In 1965, a movement started brewing in the southern Central Valley. Cesar Chavez and Dolores Huerta empowered Latino and Filipino farm workers to strike for better wages and humane working conditions.
This, in turn, led to the widely known Delano Grape Strike, orchestrated by Chavez and Huerta. Although the movement was plagued with controversy (with some claiming Chavez himself would report and deport undocumented farm workers and showcase strong machismo) it was still a huge stepping stone for farm worker rights.
This strike lasted about five years, but resulted in a strong union for farm workers. The union was named the United Farm Workers (UFW).
55 years later, the UFW still serves and protects farm workers by negotiating contracts, making sure their rights are not violated, informing them of their rights, providing resources, and most importantly, empowering them.
Yasmin Martinez is the Deputy Campaign Manager for the UFW and she explained the fear that is still prevalent in this occupation.
“We know that the intimidation just to form a union or for workers fighting for their rights [exists]. [They're] scared of losing their jobs or potentially getting deported.”
Martinez explained that this fear is inflicted by supervisors or the companies themselves, but these threats are combatted with house visits. “We create more of a sense of security with them. They are more open to tell us about the conditions of the work, what type of treatment they’re getting, what type of pay or not pay, if they hold their money.”
At times, their money is withheld, which is considered a violation of farm workers rights. Everyday their paycheck is late, no matter the circumstance, they should get compensated for it.
Other issues that still need to be dealt with are restrooms, breaks, work conditions and water availability. “Those kinds of conditions are improved with the UFW contract because then, [farm workers] have a representative that is allowed to go into the field,” said Martinez.
The contract is signed by the farm workers of a company, only if a majority of them agree to be a part of the union. Being a part of the union comes with benefits, like access to certain resources, any type of work negotiations, and ensuring that there are no violation of rights.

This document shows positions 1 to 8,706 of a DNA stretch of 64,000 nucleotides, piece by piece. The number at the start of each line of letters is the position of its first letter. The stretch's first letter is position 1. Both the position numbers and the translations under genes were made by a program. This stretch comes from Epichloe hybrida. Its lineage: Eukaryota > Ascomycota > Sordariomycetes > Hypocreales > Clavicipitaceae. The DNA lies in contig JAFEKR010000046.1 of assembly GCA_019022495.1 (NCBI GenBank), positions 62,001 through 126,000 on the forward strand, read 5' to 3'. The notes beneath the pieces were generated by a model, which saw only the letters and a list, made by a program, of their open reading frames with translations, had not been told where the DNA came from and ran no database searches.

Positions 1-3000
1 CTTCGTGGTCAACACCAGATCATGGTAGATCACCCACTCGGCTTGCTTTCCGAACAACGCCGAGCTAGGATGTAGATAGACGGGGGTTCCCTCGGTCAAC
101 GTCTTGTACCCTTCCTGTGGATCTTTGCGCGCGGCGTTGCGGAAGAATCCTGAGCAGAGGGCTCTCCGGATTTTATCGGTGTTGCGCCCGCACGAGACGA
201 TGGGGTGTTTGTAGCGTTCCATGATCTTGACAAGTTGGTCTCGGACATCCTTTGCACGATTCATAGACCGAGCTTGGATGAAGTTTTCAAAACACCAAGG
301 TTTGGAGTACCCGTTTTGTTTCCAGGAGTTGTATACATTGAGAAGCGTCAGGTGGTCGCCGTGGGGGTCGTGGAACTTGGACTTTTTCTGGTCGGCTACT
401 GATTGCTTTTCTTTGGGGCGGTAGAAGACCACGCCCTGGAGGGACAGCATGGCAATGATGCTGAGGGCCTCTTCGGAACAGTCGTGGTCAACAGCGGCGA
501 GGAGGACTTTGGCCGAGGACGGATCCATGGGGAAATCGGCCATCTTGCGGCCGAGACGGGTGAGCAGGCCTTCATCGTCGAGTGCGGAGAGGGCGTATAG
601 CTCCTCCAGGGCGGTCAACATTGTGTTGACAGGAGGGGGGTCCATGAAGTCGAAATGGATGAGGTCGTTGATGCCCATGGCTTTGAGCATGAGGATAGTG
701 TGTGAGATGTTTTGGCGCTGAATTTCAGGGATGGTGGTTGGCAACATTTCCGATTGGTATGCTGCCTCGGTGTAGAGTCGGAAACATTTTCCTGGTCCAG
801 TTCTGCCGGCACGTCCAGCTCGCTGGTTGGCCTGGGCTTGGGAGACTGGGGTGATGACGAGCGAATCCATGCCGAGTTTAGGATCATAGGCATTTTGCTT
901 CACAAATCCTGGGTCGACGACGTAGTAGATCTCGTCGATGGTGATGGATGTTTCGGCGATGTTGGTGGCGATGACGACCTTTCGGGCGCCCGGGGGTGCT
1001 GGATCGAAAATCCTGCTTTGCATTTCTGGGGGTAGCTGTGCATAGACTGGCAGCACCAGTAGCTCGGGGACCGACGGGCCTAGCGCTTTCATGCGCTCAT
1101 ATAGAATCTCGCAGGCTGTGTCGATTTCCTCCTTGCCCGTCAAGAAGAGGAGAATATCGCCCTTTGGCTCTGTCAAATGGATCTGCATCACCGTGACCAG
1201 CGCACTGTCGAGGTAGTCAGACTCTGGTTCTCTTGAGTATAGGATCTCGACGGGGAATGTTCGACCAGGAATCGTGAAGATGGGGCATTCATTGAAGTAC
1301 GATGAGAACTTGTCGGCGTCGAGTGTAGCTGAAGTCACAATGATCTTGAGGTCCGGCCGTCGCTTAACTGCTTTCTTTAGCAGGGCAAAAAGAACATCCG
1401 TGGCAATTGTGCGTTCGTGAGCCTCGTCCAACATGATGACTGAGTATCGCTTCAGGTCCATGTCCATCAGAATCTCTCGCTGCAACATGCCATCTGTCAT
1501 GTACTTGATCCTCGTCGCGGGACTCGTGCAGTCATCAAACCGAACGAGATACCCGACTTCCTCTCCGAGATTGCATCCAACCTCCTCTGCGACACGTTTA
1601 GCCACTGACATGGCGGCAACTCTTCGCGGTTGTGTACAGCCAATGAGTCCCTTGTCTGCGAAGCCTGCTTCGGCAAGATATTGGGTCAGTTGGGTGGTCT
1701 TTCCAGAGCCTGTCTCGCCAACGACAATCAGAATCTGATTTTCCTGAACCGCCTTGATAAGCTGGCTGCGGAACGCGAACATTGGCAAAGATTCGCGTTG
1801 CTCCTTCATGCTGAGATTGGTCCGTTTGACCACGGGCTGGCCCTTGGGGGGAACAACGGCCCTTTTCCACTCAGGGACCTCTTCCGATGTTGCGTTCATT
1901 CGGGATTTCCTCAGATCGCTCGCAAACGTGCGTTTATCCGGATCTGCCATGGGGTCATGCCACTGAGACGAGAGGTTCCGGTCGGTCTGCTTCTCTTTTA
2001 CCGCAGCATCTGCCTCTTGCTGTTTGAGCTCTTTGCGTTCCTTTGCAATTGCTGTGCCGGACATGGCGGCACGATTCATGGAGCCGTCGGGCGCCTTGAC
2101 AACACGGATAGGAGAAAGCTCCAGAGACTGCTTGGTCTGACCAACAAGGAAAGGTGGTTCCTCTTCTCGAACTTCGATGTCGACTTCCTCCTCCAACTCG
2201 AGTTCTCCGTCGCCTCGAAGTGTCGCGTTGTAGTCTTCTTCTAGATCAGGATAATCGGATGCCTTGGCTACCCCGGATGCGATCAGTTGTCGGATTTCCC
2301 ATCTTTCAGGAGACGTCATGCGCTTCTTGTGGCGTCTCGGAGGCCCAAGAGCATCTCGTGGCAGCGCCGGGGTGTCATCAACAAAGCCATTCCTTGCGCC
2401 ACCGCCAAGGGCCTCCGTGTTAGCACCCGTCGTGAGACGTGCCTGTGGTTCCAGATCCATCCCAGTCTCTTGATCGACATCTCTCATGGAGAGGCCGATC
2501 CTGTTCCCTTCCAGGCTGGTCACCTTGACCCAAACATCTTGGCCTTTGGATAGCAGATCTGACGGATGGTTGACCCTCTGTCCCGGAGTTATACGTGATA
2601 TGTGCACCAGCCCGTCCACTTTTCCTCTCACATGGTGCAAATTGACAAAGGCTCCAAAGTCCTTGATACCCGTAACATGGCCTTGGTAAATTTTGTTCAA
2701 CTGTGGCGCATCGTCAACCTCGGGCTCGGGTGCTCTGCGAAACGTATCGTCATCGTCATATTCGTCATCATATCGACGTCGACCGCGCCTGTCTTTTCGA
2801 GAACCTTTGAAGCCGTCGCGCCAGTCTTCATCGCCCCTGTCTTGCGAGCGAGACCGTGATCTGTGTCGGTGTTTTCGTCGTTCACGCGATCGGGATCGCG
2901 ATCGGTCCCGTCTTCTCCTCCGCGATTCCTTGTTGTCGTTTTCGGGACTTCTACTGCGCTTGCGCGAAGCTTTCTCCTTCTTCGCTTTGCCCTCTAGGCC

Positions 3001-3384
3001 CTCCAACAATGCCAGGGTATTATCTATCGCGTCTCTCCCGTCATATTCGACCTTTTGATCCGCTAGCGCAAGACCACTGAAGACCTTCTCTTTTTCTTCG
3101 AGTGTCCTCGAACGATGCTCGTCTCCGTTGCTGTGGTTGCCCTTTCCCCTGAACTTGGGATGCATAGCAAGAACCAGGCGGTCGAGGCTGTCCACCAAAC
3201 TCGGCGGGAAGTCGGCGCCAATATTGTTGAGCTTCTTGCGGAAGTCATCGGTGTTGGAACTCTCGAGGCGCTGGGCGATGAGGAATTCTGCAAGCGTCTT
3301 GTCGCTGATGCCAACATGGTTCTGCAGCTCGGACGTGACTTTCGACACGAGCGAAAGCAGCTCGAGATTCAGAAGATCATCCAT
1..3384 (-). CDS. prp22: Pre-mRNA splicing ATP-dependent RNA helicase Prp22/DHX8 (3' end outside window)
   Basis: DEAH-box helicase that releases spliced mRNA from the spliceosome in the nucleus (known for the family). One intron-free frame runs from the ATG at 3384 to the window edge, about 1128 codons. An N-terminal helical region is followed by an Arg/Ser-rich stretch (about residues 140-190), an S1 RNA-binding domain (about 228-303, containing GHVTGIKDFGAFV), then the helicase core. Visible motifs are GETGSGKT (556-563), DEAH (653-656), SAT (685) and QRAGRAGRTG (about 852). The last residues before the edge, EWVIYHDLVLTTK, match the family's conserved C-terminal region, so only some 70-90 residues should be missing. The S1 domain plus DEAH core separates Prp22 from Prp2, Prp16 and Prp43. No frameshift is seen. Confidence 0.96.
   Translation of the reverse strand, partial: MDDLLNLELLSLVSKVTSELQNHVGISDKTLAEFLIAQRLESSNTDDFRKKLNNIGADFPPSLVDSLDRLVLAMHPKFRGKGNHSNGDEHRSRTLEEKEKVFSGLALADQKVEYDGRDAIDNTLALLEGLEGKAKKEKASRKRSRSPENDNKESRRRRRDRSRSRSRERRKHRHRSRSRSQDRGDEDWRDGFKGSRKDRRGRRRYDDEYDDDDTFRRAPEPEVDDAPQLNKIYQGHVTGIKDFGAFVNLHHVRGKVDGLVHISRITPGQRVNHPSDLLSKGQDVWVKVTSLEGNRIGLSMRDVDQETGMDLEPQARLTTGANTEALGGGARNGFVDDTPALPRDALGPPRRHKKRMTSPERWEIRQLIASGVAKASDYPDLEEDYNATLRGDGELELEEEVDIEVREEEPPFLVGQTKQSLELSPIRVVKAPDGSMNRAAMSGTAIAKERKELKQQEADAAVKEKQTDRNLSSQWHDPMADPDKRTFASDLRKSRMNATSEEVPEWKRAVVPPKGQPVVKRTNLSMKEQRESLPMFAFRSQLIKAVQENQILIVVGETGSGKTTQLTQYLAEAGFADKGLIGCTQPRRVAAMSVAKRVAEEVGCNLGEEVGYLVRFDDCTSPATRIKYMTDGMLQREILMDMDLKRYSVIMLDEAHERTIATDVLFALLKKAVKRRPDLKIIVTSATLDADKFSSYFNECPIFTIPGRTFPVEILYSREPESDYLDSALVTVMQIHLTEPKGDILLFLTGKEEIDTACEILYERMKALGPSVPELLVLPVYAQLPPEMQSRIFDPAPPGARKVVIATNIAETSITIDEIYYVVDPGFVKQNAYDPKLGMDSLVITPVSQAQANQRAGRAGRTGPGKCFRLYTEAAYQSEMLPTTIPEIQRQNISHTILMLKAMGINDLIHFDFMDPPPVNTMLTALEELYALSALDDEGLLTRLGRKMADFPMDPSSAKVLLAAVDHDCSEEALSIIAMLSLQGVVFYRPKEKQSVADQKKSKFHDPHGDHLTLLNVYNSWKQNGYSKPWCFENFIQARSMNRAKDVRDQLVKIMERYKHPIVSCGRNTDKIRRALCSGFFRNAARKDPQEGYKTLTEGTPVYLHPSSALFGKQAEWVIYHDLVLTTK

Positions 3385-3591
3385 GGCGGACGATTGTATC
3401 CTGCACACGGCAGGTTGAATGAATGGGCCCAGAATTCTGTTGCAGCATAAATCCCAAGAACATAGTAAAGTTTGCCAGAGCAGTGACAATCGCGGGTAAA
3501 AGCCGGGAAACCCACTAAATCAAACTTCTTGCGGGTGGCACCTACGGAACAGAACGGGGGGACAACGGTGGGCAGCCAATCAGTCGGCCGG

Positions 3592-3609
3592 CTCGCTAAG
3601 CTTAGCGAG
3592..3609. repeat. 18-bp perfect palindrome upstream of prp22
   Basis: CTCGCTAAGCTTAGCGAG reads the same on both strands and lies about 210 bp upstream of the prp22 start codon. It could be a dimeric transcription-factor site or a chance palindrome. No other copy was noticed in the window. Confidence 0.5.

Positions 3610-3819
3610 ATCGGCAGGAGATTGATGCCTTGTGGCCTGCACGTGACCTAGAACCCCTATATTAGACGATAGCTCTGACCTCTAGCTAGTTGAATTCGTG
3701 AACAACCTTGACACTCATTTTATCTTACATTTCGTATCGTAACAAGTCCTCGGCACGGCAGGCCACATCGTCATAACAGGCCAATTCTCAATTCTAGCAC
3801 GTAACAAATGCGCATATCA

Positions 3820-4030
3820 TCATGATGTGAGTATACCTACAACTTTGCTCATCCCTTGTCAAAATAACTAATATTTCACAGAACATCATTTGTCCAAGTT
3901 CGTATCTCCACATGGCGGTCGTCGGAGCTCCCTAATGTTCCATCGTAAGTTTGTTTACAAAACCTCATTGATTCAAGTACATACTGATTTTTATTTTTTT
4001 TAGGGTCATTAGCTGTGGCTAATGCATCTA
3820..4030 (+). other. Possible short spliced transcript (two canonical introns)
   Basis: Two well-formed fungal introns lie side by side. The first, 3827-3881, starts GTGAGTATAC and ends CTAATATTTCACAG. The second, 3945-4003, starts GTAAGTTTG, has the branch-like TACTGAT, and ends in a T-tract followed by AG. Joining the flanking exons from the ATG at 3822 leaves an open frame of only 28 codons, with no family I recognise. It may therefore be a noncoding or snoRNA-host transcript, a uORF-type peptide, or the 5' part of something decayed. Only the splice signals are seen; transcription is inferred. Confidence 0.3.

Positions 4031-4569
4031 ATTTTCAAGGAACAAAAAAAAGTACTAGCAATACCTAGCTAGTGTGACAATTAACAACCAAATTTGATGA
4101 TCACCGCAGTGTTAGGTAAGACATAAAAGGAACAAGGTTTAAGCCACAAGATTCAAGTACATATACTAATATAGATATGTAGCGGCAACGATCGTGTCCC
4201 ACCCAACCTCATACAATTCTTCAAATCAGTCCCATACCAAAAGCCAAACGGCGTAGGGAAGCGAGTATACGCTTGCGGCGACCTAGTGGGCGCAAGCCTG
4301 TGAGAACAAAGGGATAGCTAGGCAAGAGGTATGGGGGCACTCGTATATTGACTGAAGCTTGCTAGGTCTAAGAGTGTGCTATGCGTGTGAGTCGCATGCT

Farm workers tend to migrate a lot, due to seasonal work opportunities. At times, many tend to bounce from company to company. Their contract with the UFW is yearly, but without authority in a certain company, there is not much the UFW can do.
This is not completely bad, as Martinez explained. “We are legally representing [them], but we are also empowering [them]. The more information they know, the more they can take away from us.”
In a sense, the UFW trains workers of their rights so when they migrate to another company, they can easily spot violations or needed improvements. They also inform other, non-contracted workers of their rights, which can empower them to seek justice or go into contract as well.
In regards to undocumented farm workers, “we represent all farm workers regardless of legal status. If they are working there, we will represent them and we will defend their rights,” said Martinez.
Local community farm workers had a lot to say over their working conditions and rights.
Ausencio Carrillo, who has worked in the fields for over 20 years, explained that, at times, he is expected to do more than he should.
“In some workplaces, sometimes they want you to do more besides what the job requires for the same pay,” said Carrillo.
His wife, Leticia Carrillo, complained about the lack of equipment. “In some places, you have to provide your own working tools. It would be nice if they provided work gloves and glasses for our protection.”
The glasses are necessary, especially when cutting grape vines. At times, the worker is looking up and yanking the vine while cutting and the vine can hit you in the face when it falls. Dust and dirt can also get into your eyes, making it hard to see and also irritating them.
Crisitian Alvarado complained about overtime pay. “Overtime is not paid, and if it is paid, it is at regular wage, not double as it should be.”
Other complaints given are that farm workers are not given breaks at the scheduled times, their work week is cut short so the company can save money, and they pay minimum wage for back breaking work.
Although the conditions have improved since Cesar Chavez’ involvement, there is still more work that needs to be done.